an interesting side-thing to all of this is (i think Patrick touched on it a bit in the podcast) how the fan-celeb relation shifted from a very clear-cut distant admiration sort of thing to a “i can just talk to this person on the internet!” thing recently. and i think a lot of today’s fanbase building is based a lot on either being easily approachable or fostering some sort of sense of community identity (the most obvious/direct example to me is Twitch streamers reading out donation messages or being like “hey wassup vegetaserval99 welcome to the wolfpack” when someone subscribes).
and i think although approachability is a very common uh, brand-building(?) strategy these days, from a fan’s perspective it’s very easy to mistake that for a more significant connection to a person than what it is. and i think that’s not that big an issue when the ‘celeb’ is a responsible person who at least partly understands the dangers of that interaction and can keep themselves at a distance, but when someone opens themselves up like that to someone who is manipulative it is super dangerous.
i think we as a society still haven’t figured a lot of things out about internet social power dynamics since we kinda thrust ourselves into the deep end of it, but i hope that incidents like these, shitty as they are, help us create a safer environment as we learn to deal with these things.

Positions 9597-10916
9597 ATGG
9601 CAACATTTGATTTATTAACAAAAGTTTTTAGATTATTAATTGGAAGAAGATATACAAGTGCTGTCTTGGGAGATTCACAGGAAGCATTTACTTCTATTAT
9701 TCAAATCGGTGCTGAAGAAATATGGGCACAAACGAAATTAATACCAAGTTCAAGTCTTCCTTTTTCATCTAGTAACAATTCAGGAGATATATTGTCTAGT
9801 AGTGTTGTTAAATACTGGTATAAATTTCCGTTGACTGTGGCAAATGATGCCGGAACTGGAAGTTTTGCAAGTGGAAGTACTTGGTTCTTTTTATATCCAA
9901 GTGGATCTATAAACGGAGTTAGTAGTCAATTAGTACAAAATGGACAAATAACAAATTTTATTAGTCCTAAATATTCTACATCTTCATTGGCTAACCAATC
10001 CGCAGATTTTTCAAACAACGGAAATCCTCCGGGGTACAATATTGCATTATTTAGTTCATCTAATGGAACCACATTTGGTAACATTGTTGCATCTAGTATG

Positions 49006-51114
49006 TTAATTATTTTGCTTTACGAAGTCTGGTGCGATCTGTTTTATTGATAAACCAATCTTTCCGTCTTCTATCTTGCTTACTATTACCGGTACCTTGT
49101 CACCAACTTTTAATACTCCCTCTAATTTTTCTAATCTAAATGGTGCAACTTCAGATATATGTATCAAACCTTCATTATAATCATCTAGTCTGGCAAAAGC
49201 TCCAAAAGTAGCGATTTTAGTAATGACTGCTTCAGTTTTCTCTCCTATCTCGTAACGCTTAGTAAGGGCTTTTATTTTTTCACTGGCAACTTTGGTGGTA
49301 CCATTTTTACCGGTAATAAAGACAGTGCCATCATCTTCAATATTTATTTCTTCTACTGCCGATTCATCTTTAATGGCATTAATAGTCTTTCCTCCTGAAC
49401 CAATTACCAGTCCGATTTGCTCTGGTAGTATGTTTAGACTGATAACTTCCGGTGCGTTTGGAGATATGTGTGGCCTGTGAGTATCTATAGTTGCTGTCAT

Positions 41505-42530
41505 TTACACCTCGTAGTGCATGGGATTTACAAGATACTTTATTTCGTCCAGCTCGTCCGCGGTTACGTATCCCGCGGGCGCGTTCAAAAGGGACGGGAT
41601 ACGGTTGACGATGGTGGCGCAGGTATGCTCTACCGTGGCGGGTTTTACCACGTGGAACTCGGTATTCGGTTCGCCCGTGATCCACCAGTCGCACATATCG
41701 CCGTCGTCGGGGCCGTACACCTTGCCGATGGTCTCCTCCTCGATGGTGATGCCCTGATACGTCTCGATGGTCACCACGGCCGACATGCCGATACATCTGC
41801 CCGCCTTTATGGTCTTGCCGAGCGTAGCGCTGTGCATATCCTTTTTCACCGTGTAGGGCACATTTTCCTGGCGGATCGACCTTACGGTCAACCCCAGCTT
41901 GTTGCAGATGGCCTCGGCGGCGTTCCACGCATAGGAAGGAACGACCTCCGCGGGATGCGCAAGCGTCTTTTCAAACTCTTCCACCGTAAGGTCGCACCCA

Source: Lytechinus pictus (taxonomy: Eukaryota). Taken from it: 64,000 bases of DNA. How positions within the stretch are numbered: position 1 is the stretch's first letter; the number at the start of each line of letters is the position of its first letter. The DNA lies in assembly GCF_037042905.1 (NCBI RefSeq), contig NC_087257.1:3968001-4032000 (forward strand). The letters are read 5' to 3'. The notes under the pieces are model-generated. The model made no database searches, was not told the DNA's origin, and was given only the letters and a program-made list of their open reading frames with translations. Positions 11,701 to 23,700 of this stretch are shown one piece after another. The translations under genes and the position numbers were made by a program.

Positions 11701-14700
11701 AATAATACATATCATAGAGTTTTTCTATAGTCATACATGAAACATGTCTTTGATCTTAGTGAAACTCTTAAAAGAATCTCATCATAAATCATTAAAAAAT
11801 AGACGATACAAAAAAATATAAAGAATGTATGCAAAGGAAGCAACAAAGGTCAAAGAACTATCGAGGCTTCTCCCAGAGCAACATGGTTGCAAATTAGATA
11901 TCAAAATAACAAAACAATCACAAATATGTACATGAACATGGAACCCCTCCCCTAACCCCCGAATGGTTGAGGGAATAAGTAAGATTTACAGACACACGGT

also: thank you for talking about this on the podcast! i wasn’t expecting a lot of websites to cover this while it’s still happening, but i think it’s important and y’all had a really good discussion considering the fact you’re limited in what you can and can’t say right now.
I would say the power dynamic is adding to existing ones. Men have been using their celebrity with their fans who admire them for a very long time - but you’re right in saying that the internet makes those lines very hard to perceive and it makes that contact and communication extremely easy.
But celebs of all stripes hold a lot of that power and need to be the responsible ones, as you said. I’ve seen this play out in game development circles at a few levels and people really need to not mix their audiences with their sex lives unless there’s a re-adjustment of that relationship. When someone wants something from you from the jump - validation, attention, a job, you cannot and will not use that identified desire as the basis for introducing inappropriate behavior. Because it is inappropriate.